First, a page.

morning, with even a hint of drizzle early on and a continued light easterly
wind certainly felt good and there were clearly more birds about. Although the
species mix was generally similar to recent days, there were increases in
several species including counts of 44 Robin, 21 Dunnock, 18 Chiffchaff, 12 Goldcrest,
8 Chaffinch, 5 Wheatear, 4 Reed Bunting , 5 Woodpigeon, 12 Blackbird and 3
Redwing, whilst some commoner species showed large increases, with counts of 290
Skylark, 117 Meadow Pipit and 70 Rock Pipit. New birds in included 3 Mistle Thrush,
a new Stonechat and a Cormorant, whilst a smart male Merlin, a Black Redstart and 9
Snow Bunting were still around.
impressive haul of white-wingers included Kumlien’s, Glaucous and three Iceland
Gulls (maybe there’s hope for an Ivory Gull yet).
The most bizarre
bird of the day was one that Deryk first glimpsed at Burkle on Tuesday but which
was at Haa this morning; a female House Sparrow with a bright orange bill, brighter
legs than usual and white markings on the crown and cheeks. What is perhaps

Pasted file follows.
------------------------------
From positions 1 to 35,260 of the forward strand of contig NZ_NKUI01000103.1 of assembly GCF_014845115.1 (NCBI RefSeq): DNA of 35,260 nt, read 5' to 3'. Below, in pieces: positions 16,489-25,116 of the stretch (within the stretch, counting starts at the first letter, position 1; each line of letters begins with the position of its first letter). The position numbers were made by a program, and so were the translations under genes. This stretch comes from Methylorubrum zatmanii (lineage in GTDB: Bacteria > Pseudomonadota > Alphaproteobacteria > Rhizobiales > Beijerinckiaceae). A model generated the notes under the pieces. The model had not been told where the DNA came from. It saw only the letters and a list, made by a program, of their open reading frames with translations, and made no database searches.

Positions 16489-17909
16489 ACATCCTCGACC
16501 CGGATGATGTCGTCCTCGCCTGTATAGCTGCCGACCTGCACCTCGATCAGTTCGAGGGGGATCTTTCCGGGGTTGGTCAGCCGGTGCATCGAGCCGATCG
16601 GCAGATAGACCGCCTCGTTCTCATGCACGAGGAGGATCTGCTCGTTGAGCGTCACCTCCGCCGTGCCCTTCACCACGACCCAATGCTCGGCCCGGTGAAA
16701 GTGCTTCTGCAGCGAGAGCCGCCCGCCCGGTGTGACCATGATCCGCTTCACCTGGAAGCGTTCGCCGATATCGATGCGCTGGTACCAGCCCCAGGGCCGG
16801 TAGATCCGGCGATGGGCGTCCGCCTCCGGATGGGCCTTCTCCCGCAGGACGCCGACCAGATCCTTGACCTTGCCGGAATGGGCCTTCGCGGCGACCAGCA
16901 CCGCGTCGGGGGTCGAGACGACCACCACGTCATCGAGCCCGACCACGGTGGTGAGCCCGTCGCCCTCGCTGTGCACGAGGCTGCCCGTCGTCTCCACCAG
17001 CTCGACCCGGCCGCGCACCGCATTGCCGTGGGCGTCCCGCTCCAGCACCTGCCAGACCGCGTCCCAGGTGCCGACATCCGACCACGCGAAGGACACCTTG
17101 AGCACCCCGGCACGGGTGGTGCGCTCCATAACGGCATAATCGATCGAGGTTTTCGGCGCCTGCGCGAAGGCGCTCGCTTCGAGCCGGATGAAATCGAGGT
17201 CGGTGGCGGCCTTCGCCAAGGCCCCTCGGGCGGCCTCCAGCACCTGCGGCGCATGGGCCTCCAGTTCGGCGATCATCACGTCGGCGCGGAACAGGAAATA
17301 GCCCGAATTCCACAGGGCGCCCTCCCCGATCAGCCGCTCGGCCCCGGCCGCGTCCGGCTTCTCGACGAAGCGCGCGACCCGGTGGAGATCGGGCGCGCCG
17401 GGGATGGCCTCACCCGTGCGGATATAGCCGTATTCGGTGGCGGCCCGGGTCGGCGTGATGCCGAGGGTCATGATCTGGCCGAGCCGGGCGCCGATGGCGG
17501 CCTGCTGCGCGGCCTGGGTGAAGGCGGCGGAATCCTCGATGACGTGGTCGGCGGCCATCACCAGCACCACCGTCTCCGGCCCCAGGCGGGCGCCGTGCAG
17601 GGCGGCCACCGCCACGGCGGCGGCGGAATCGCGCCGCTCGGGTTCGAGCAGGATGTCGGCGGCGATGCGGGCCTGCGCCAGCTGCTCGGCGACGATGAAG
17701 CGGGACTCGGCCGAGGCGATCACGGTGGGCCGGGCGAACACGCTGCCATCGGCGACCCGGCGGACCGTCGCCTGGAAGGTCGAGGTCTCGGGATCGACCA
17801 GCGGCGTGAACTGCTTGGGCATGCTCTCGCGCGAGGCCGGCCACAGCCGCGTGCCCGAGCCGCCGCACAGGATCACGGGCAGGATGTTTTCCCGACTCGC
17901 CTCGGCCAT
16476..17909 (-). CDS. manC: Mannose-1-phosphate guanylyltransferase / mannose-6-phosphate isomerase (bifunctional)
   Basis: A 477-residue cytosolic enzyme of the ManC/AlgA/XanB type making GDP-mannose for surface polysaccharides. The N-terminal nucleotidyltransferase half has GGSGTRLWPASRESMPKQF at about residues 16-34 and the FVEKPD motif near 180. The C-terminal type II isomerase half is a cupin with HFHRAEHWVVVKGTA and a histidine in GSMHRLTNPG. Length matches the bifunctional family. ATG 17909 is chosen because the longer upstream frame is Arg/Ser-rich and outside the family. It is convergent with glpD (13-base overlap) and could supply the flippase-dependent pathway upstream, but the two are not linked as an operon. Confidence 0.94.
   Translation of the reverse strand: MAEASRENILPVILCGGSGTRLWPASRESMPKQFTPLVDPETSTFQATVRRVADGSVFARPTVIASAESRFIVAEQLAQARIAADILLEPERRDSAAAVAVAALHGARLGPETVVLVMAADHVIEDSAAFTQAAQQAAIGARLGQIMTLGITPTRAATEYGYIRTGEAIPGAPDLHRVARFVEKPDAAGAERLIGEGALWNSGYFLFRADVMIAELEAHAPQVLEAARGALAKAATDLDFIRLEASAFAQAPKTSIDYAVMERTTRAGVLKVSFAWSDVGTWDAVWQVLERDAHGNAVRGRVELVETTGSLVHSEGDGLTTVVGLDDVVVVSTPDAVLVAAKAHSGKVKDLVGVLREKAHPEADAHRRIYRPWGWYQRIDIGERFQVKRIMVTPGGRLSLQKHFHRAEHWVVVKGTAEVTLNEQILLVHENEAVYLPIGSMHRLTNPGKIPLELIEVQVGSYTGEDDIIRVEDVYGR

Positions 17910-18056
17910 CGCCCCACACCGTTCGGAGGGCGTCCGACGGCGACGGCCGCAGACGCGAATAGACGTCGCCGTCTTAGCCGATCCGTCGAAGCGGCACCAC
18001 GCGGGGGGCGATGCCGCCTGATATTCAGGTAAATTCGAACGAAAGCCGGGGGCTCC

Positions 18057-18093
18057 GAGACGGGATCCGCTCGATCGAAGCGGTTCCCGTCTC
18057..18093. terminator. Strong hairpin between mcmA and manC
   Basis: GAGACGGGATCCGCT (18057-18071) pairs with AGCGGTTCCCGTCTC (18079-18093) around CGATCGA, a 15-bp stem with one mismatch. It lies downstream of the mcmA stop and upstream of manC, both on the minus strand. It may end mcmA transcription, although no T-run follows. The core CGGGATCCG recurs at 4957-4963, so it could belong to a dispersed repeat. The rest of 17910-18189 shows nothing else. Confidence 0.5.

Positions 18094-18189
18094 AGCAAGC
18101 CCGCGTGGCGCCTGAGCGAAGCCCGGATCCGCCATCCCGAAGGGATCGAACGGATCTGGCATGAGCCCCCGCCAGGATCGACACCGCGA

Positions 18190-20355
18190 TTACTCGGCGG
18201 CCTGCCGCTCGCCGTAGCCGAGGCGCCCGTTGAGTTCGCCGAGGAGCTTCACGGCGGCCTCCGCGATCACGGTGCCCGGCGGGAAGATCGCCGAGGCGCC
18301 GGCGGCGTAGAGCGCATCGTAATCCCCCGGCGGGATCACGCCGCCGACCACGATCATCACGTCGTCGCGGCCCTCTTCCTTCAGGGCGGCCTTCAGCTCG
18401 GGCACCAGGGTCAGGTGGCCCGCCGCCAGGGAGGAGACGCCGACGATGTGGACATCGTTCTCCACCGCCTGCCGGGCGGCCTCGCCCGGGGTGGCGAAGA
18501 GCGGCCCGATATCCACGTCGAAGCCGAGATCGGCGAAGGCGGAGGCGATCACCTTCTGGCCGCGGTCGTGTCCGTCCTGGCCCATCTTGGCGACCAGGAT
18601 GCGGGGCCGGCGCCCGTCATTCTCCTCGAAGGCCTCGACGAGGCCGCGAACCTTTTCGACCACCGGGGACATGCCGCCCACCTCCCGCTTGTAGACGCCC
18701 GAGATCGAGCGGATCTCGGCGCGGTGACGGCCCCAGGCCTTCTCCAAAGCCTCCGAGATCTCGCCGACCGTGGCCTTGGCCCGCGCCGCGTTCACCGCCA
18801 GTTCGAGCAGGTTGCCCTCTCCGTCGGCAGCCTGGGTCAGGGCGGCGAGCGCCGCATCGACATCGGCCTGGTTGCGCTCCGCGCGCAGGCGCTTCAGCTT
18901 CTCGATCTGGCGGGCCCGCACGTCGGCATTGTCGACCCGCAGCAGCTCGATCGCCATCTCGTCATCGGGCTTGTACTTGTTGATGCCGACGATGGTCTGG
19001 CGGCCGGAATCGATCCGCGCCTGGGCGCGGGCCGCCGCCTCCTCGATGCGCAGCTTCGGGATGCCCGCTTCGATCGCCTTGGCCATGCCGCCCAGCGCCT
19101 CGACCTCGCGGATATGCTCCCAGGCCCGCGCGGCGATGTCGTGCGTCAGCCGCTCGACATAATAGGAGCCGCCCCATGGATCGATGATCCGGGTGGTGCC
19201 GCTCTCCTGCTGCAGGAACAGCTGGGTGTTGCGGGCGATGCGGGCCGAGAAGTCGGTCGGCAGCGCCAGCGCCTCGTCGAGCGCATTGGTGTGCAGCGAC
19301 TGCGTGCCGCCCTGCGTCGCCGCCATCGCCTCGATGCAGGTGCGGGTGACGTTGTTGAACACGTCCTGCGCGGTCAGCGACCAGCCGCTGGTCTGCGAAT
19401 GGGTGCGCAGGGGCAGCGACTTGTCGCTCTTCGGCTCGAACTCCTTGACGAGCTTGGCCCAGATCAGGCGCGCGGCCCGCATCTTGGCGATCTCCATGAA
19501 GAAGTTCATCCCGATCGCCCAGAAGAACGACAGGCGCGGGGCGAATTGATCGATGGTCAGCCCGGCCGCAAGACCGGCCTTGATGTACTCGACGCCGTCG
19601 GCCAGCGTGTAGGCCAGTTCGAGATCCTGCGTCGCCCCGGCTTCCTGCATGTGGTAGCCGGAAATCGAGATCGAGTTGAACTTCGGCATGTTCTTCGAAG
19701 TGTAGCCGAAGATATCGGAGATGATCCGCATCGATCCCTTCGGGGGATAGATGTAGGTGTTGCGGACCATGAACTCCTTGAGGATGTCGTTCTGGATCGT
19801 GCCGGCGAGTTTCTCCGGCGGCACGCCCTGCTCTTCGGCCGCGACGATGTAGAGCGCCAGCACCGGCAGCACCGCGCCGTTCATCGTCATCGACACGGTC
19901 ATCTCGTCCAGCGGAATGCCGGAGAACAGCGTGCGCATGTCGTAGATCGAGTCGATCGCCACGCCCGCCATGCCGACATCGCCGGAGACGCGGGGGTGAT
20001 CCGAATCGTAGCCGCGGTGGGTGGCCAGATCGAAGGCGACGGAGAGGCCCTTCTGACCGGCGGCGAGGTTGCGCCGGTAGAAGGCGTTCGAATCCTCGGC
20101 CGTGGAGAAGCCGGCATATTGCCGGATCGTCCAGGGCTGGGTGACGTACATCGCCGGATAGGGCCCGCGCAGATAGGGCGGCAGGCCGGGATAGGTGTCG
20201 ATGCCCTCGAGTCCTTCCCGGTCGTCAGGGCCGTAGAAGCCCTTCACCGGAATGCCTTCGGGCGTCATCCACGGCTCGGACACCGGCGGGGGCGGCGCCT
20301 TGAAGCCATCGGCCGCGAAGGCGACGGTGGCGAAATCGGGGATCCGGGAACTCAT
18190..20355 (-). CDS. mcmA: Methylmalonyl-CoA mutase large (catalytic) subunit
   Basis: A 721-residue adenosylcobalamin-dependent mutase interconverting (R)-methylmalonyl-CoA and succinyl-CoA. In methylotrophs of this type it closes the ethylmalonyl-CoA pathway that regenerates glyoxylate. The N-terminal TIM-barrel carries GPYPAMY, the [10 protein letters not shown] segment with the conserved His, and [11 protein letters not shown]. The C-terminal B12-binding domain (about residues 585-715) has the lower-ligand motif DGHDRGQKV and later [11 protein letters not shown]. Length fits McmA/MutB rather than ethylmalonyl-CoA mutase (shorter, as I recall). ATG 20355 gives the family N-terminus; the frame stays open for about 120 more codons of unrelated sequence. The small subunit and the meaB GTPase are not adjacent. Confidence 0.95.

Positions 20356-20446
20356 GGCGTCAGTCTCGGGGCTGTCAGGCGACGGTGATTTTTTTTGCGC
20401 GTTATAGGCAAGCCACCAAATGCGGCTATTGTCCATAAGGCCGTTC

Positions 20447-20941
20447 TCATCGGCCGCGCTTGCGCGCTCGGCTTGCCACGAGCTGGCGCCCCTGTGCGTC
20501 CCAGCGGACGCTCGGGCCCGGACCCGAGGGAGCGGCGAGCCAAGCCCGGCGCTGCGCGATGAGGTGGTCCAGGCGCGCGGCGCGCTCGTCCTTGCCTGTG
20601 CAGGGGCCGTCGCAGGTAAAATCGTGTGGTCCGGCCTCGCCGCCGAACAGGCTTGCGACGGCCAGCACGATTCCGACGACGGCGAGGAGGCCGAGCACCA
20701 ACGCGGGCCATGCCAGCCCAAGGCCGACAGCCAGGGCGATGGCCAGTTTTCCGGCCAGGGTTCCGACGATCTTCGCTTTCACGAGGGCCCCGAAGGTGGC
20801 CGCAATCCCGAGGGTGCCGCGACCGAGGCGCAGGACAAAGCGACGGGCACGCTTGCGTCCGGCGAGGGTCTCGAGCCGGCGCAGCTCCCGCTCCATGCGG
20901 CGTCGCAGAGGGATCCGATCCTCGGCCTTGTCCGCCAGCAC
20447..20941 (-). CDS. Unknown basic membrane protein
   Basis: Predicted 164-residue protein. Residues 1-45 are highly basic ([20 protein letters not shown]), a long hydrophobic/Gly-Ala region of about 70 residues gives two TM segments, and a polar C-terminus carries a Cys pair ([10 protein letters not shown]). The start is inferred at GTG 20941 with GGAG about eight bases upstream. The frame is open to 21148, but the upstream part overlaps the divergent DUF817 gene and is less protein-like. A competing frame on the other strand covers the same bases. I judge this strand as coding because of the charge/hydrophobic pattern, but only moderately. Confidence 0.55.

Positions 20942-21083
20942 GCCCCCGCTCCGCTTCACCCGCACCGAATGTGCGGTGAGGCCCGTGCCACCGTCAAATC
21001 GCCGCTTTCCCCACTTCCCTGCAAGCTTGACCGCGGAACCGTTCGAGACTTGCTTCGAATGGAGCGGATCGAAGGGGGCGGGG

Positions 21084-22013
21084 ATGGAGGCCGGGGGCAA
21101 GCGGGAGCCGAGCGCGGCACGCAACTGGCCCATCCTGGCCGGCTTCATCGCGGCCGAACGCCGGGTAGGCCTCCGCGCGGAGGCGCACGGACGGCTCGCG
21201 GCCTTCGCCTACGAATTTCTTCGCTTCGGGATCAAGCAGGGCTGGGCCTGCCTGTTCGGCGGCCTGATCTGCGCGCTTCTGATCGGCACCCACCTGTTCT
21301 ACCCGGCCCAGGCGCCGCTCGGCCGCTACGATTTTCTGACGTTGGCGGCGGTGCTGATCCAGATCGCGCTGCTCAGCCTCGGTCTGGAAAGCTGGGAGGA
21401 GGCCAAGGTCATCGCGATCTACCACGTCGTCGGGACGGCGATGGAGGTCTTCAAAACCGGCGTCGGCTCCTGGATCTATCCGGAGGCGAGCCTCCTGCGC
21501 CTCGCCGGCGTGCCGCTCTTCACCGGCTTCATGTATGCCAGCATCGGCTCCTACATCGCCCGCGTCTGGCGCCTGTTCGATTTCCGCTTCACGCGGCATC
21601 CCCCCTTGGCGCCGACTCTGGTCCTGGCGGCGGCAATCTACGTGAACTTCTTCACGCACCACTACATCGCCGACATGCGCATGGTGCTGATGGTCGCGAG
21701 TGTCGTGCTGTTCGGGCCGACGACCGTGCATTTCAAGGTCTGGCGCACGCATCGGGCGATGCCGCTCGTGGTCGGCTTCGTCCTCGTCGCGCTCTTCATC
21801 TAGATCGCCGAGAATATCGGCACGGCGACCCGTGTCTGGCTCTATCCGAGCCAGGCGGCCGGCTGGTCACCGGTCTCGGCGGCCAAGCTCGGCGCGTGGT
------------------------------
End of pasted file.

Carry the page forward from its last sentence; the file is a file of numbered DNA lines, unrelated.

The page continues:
most interesting about this aberrant bird is that it is very possibly a
migrant, as surely an individual as distinctive as that would have been noticed
over the winter if it was a local bird (the whole island House Sparrow
population is maybe only about 200-300 birds and they are mostly found at garden feeders).
towards spring were noted, with Fulmars and Rock Doves both seen copulating
(i.e. pairs of Fulmars and Rock Doves copulating, not some bizarre potential
hybrid combination that could produce chicks capable of gliding for hundreds of
miles across the ocean to eat crusts in a garden), whilst the
Peregrines were noted on the west cliffs apparently on a nest, which is great
Every day of
census so far has seen a gradual build up of birds and, with the easterly based
winds set to continue we’re hopeful for more. It was certainly good to
experience the first real feeling of a small fall this year and as the days tick on, there's an increasing chance of something even better.